October 11, 2019 Marsala IT

Our first full day in Italy was a treat.  We were still a little unsettled about our plans for Sicily when we woke up.  Marsala is famous for a type of fortified wine and while I was sleeping Ton found a place where we could have a tour.  So while I was making coffee she proposed we spend the day here and take the tour.  The winery was too far away to walk to, and it required reservations so we had to find out if we could get in and arrange for a taxi to take us there.  I went up to the office and asked if they could arrange a taxi, and call the winery for us as we do not have a sim card for Italy in our phone.  The owner of the campground said he would take us and the winery could accommodate us at 10am.  Since it was already 9:15, I ran back to tell Ton to get ready as we needed to leave in 20 minutes.  Giacomo the owner of the campground  ran off to change into better clothes and also to quickly give the van from the campground a wash.  We arrived at Florio winery with 10 minutes to spare.

Our breakfast today, not healthy but delicious.

Florio Winery was founded in the early 1800’s to produce Marsala.  It was the first Marsala Wine producer to be owned by Italians as prior to that the fortified wine industry in Marsala was dominated by English.  The Florio family went on to become quite a conglomerate including wine, shipping, agriculture, and light industry.  At one time they were by far the richest family on Sicily.  They also made their mark by providing some of the original assistance to Garibaldi as he began his campaign to unite Italy into one country.  Like many family dynasties the first generation makes all of the money, the second generation maintains the fortune, and the third generation squanders it all.  The third generation of the Florio’s ended up selling off the winery to raise cash to pay for their extravagant lifestyle.

A 700 liter wine cask built for an exhibition in San Francisco in 1915.  It is still in use today for production of cooking wine.

After we completed the wine tasting we followed the harbor to the old town.  Things are scruffier in Sicily, but very charming.  We enjoyed walking around town looking at the sites when we realized that our breakfast had been fortified wine.  We found a nice restaurant near Garibaldi square.  The food was outstanding, and the service was really outstanding. The waiter was a young guy who may have been the son of the owner, and if not acted like he was.  At the end  we asked for coffee and when we commented on how much we liked it he lit up and told us it was a local coffee and talked us thru the beans and roasting process with great passion.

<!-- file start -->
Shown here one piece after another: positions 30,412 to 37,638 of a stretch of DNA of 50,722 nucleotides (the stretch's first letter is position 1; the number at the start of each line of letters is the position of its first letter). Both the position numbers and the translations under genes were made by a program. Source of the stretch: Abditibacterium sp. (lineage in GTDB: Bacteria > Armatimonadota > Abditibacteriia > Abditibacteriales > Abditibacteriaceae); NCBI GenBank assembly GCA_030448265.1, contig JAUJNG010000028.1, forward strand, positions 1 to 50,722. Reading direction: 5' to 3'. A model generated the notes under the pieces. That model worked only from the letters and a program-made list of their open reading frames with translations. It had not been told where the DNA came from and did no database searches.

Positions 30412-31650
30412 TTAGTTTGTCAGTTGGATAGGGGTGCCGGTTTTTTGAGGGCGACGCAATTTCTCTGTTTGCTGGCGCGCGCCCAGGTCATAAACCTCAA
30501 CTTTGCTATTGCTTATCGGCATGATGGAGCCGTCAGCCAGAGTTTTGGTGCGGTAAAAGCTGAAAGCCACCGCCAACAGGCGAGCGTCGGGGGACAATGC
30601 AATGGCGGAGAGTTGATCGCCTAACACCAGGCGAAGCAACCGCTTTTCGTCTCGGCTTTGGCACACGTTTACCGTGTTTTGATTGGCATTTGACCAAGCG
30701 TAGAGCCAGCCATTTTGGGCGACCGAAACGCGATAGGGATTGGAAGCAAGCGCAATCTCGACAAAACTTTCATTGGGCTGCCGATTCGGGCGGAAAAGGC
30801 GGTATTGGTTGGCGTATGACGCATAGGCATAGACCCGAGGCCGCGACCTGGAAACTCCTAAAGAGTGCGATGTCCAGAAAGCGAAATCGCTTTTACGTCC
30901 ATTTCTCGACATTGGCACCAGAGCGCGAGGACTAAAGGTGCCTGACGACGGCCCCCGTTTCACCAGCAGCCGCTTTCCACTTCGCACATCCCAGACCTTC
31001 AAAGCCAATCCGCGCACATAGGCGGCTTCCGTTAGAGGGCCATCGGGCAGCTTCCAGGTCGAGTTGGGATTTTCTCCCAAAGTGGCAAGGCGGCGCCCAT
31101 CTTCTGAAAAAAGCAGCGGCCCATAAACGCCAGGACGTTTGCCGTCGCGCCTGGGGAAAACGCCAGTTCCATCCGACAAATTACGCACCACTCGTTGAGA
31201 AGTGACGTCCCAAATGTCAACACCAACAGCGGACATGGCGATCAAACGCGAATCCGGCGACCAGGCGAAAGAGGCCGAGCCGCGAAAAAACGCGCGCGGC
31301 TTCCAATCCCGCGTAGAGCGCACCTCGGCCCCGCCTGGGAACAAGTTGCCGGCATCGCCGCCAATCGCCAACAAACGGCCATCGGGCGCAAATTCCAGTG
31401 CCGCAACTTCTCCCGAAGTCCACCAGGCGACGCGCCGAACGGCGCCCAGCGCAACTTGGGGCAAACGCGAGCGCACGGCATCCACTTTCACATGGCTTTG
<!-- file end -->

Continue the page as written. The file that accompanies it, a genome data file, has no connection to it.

The Garibaldi Gate near the point where Garibaldi landed with his initial 100 supporters in his successful campaign to unify Italy.

We arranged for Giacomo to pick us up at a local grocery store.  After delivering us to François I saw him sitting in a chair near the office having a beer and struck up a conversation.  It turns out between driving us to town and picking us up he had spent the day harvesting the olives from the trees around the campground.  Talking to him it turns out he had retired from the Italian Army after 20 years and returned home to Marsala to open the campground on part of his fathers farm.  He took us around the campground showing us the different plants and herbs he had planted around the campground.  It was a treat to spend some time with him.

Some of the olives harvested by Giacomo the owner of the campground we are staying in.

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